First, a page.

The artwork titled 'Victoria, Victoria' by Michael Prettyman is a painting with a unique circular format that breaks away from the traditional rectangular canvas, immediately creating a distinctive presentation. The subject is centered and fills the composition, a figure shrouded in a ghostly, flowing garment that drapes elegantly, giving a sense of movement and softness to the form. The garment's folds are rendered with careful shading, providing a three-dimensional quality, and suggesting the volume and shape of the figure beneath.
The color scheme is relatively limited, focusing on cool tones that range from the light turquoise of the background to the deeper shadows of the draped form. This monochromatic approach draws attention to the play of light and shadow, emphasizing the delicate gradations and subtleties of the form. The eyes of the figure are two dark spots, the only break in the otherwise muted palette, which creates a haunting focal point within the piece.
The painting’s smooth finish and the way the figure is set against a flat color background lends it an almost surreal or otherworldly quality. There’s a serenity and mystery to the work, inviting contemplation on the identity and emotions of the obscured figure. It’s a piece that combines elements of realism with the ethereal, creating an intriguing visual tension.
MICHAEL PRETTYMAN is a contemporary artist and scholar of comparative religion. He has been a maker his entire life. He is permanently at home in his work, creating a sprawling body of paintings, essays and lectures that bring together his interests in contemporary representational painting within the corpus of world wisdom texts and ideas found in cross-cultural eschatological traditions. Michael’s art practice is concerned with postmodern iterations of classic representational painting as informed by esoteric spiritual practice and study. He pursues his material practice as a meditation, whether it is in drawing, painting or sculpture. He has trained in classical drawing, painting and sculpture at The School of Visual Art, the New York Academy of Art and received advanced instruction in thangka painting at the Tsering School of Art in Kathmandu, Nepal. He has studied Tibetan Buddhist meditation and thangka painting in India, Nepal and in monasteries in Massachusetts and New York. He has a master’s degree in theology from the Harvard Divinity School. He has exhibited drawings and paintings in New York, Hong Kong, Barcelona and Almaty, Kazakhstan.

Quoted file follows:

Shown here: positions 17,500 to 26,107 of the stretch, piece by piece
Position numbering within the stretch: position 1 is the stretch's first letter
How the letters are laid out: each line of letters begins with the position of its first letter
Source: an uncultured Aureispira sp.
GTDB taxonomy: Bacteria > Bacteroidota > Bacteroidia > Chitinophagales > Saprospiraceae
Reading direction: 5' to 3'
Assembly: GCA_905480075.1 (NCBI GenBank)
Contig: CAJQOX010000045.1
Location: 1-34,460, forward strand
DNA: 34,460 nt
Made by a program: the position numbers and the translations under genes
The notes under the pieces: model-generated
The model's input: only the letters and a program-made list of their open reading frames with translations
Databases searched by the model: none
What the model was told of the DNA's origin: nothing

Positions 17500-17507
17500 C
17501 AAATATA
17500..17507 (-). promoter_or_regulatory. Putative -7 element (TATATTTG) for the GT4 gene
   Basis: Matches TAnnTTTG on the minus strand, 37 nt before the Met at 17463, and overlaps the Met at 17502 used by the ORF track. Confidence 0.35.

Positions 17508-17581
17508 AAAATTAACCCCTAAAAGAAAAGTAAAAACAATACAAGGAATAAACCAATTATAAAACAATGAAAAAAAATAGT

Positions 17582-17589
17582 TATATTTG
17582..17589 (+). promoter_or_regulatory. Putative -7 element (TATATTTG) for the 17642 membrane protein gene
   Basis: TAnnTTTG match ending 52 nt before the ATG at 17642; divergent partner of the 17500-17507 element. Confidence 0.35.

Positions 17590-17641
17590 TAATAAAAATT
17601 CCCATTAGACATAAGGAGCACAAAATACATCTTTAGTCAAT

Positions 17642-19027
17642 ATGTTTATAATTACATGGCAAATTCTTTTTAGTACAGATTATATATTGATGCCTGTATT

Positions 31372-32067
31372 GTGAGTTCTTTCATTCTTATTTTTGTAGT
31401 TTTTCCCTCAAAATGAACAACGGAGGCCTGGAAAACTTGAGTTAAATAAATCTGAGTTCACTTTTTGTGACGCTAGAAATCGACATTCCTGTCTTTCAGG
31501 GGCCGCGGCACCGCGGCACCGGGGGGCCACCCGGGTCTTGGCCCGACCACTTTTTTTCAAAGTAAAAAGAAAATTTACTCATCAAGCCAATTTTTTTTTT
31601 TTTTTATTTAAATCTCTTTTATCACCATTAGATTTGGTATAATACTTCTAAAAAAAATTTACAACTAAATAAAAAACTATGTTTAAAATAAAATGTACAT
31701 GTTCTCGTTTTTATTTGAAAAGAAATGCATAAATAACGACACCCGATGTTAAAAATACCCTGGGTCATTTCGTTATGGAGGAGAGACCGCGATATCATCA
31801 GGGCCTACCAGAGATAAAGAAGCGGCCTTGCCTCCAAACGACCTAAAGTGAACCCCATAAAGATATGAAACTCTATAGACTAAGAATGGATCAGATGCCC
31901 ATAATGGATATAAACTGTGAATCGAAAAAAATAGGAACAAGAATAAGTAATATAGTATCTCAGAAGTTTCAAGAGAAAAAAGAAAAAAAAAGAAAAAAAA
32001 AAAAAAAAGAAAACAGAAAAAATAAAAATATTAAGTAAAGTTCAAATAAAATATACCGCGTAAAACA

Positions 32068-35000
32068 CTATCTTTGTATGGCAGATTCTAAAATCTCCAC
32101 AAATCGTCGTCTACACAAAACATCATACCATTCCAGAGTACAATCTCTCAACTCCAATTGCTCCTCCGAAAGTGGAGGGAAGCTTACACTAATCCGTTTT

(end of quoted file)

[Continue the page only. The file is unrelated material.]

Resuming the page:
He has permanent mural installations in the American Museum of Natural History, the New York Botanical Gardens, The Bronx Zoo, and St. John’s Church. Michael teaches Religion and the Visual Arts at Hunter College in New York City, and lectures widely on creativity, spiritual practice, mysticism and ideas of the divine. He is currently working on a book about creativity and spiritual practice, as well as body of paintings addressing the Anthropocene Sublime. He lives and works in New York City.